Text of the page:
There were a number of critiques of the third presidential debate. This is the only one which appeared to be primarily about Israel. True that Abbas and Fayyad have long ago overstayed their terms in office. But Hamas has also. Thrall can’t even bring himself to criticize Hamas for its ongoing terror.
Running total: Anti-Israel – 5 / Pro-Israel – 2
H) Who Threw Israel Under the Bus? - Efraim Halevy – October 23, 2012
In all of these instances, a Republican White House acted in a cold and determined manner, with no regard for Israel’s national pride, strategic interests or sensitivities. That’s food for thought in October 2012.
Halevy was criticized by Martin Kramer for his selective reading of history. However there is no doubt that this article is pro-Israel.
Running total: Anti-Israel – 5 / Pro-Israel – 3
I) Debating Israel - Shmuel Rosner – October 26, 2012
But all this support has a down side as well: It can make Israel a target for all those wanting to hurt America without actually making war against the United States. And, more importantly, it has the potential of making Israel seem like a burden to some American voters — which of course wouldn’t serve Israel’s interests in the end. When I start to think of it this way, the spotlight on my country becomes unnerving.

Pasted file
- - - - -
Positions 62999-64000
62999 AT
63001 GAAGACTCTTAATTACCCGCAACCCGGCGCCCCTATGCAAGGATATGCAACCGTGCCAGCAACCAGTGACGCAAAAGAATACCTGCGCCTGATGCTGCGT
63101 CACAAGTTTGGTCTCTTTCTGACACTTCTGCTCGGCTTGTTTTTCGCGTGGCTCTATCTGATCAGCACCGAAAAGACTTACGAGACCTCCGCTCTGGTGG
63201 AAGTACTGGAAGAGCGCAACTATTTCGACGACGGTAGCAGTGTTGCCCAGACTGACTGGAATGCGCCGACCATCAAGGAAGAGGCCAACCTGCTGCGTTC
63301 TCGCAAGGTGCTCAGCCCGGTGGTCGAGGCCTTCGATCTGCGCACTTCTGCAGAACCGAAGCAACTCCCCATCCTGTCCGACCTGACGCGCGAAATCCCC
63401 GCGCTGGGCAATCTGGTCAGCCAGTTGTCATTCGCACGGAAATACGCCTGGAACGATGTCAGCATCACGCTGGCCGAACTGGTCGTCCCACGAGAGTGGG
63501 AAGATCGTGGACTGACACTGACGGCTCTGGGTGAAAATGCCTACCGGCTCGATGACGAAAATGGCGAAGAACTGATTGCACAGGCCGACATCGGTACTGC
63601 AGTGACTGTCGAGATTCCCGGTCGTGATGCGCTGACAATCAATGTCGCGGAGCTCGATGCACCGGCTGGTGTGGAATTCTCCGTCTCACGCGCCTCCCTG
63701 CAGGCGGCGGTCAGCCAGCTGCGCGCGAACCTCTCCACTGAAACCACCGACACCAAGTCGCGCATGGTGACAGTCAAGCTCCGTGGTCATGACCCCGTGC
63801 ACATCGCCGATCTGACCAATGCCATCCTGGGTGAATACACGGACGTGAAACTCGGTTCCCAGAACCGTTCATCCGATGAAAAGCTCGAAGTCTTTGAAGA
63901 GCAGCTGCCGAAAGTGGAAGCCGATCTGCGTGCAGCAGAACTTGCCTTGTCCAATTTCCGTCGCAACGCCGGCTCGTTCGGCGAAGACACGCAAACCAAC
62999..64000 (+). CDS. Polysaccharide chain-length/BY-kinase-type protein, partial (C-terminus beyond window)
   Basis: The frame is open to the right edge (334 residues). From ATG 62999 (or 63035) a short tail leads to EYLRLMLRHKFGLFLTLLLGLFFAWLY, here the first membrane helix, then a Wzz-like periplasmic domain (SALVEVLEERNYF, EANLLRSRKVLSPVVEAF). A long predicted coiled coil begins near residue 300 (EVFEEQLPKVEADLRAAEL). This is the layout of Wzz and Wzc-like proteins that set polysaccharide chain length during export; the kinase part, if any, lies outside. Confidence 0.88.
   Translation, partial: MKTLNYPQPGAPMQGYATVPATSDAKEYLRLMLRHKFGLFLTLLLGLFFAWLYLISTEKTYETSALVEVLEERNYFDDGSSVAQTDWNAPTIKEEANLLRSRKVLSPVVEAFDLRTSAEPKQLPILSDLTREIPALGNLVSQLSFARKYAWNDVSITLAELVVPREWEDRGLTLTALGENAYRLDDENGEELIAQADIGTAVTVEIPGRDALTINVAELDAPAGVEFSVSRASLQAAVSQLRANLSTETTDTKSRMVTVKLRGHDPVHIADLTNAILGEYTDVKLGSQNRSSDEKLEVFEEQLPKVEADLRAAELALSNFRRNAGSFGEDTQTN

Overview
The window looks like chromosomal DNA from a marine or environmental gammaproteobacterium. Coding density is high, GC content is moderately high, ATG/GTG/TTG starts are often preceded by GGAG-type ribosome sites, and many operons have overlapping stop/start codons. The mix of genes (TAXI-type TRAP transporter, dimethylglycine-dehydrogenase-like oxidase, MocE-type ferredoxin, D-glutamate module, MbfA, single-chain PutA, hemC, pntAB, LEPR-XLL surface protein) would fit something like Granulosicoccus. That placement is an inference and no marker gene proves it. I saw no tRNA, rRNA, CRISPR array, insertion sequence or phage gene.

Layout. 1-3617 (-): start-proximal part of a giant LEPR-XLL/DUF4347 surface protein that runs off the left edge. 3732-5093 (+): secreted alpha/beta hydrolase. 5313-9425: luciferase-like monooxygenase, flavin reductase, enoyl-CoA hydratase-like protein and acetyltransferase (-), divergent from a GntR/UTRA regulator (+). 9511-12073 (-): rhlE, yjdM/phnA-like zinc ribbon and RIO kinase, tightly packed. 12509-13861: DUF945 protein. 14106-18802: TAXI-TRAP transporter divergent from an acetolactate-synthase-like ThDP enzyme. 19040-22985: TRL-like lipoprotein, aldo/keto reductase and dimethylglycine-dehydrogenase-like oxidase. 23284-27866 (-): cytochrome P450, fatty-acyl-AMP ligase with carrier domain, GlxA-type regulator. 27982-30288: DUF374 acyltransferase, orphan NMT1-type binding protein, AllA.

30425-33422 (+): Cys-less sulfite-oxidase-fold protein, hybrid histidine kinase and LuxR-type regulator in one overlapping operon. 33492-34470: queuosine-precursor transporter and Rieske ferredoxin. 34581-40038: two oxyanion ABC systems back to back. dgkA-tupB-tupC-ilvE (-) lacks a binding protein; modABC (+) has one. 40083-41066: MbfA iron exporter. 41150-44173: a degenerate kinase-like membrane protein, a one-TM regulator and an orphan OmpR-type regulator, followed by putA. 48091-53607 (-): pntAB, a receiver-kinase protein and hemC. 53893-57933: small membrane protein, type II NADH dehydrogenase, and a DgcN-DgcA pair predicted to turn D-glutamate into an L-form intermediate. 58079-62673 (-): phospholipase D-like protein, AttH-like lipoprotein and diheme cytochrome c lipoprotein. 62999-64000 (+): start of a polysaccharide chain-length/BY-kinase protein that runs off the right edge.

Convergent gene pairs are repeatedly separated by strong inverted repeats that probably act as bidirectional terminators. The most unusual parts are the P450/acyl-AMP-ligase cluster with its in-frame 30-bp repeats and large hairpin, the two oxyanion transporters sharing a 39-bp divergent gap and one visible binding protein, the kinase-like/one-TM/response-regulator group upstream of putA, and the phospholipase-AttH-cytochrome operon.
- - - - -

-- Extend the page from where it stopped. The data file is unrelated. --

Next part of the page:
In a sense this is the flip side of Nathan Thrall’s argument. Rosner has no problem with support for Israel, but is uncomfortable with it for reasons of perception. I think Rosner is being too sensitive, but he’s clearly pro-Israel.
Running total: Anti-Israel – 5 / Pro-Israel – 4
J) The European Left and Its Trouble With Jews - Colin Shindler – October 27, 2012
Such Israelophobia, enunciated by sections of the European left, dovetailed neatly with the rise of Islamism among Palestinians and throughout the Arab world. The Islamist obfuscation of “the Jew” mirrored the blindness of many a European Marxist. Despite the well-intentioned efforts of many Jews and Muslims to put aside their differing perspectives on the Israeli-Palestinian conflict, the offensive imagery of “the Jew” has persisted in many immigrant communities in Western Europe. Islamists were willing to share platforms with socialists and atheists, but not with Zionists.